The EPA and the Army, the federal agencies involved in the Clean Water Act, handed down new definitive language for “water of the United States” (WOTUS) in the form of an administrative rule on the final business day of 2022.
By doing so, EPA and the Army jumped ahead of the U.S. Supreme Court, which has the WOTUS issue on its current docket in a case known as Sackett v. EPA.
The National Association of State Departments of Agriculture (NASDA) responded to the new rule by saying it is a waste of time, suggesting that the Environmental Protection Agency (EPA) and the Army should have just waited for the Supreme Court to rule in Sackett.
The Dec.30 announcement by EPA and the Army said:”This rule establishes a durable definition of “waters of the United States” that is grounded in the authority provided by Congress in the Clean Water Act, the best available science, and extensive implementation experience stewarding the nation’s waters.”
The definition has been contested during the entire 50-year history of the Clean Water Act.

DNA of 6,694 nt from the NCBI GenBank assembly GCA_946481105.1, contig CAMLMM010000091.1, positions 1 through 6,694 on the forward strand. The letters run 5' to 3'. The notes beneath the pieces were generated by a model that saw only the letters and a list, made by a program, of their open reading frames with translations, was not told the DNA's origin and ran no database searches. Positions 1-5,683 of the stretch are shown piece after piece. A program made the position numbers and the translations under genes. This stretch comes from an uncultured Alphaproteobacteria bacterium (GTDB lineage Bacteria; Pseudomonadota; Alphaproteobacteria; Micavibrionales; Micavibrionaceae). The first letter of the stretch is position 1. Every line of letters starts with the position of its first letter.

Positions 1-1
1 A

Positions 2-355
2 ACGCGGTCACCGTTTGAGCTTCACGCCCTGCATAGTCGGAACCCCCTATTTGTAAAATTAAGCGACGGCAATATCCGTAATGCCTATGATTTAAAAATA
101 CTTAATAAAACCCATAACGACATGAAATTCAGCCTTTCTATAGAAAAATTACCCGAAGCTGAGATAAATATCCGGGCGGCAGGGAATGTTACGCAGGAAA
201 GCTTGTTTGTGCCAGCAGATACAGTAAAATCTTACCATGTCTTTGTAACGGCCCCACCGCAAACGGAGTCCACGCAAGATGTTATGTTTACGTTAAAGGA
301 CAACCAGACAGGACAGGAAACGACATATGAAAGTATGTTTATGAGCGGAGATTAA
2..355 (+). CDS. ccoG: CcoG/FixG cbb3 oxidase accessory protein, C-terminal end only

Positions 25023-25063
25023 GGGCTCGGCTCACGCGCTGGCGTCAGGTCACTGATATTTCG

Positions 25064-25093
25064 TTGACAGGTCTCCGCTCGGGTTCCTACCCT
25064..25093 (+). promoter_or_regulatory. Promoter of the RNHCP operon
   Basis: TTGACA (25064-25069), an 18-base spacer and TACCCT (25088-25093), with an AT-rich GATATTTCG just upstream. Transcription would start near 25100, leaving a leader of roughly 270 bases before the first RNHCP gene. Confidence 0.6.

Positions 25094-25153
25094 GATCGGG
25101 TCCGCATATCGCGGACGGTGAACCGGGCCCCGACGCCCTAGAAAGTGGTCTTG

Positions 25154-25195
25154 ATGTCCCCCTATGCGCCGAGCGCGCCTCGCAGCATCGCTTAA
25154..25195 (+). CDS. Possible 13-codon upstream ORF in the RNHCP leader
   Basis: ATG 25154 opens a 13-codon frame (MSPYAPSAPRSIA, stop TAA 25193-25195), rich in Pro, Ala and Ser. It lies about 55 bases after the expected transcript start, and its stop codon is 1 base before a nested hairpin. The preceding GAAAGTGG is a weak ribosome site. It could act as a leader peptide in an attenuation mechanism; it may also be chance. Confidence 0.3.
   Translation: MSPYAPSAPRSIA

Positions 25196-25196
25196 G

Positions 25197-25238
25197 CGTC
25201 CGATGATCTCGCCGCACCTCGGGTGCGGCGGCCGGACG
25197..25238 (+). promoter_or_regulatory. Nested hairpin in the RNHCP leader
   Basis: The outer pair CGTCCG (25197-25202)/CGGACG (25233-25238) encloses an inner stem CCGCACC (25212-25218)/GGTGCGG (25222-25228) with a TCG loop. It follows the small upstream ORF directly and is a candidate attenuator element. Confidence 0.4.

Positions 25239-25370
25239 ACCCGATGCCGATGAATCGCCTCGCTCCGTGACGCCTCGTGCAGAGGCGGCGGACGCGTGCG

“The EPA’s latest rule on defining “waters of the United States” is a statement of federal overreach that ignores states’ authority to regulate intrastate water quality and the Clean Water Act’s statutory mandate for cooperative federalism,” NASDA’s Ted McKinney said.
“In turn, although we recognize EPA’s attempt at clarifying through a roster of exemptions, its rule ignores the voices of nearly all in American agriculture who have long been seeking clarity on this issue, especially regarding the debate over what is and is not a navigable water. Farmers are committed to being responsible stewards of the land and water that they use to grow food, and the effectiveness of WOTUS should be taken with the same seriousness,” McKinney added.
According to NASDA, the Clean Water Act establishes limits on federal jurisdiction and the role of the federal government to regulate interstate commerce, and has a role of states in regulating non-navigable waters. The bipartisan group of state directors says “the release of this ruling ahead of the U.S. Supreme Court ruling on Sackett v. EPA wastes tremendous federal, state and private sector resources as the decision of SCOTUS will invariably shift water regulations across the United States yet again significantly. “
The EPA and the Army claim the new rule is” in a position to respond and adjust to the Supreme Court ruling.” The federal agencies said “The rule returns to a reasonable and familiar framework founded on the pre-2015 definition with updates to reflect existing Supreme Court decisions, the latest science, and the agencies’ technical expertise. It establishes limits that appropriately draw the boundary of waters subject to federal protection.”
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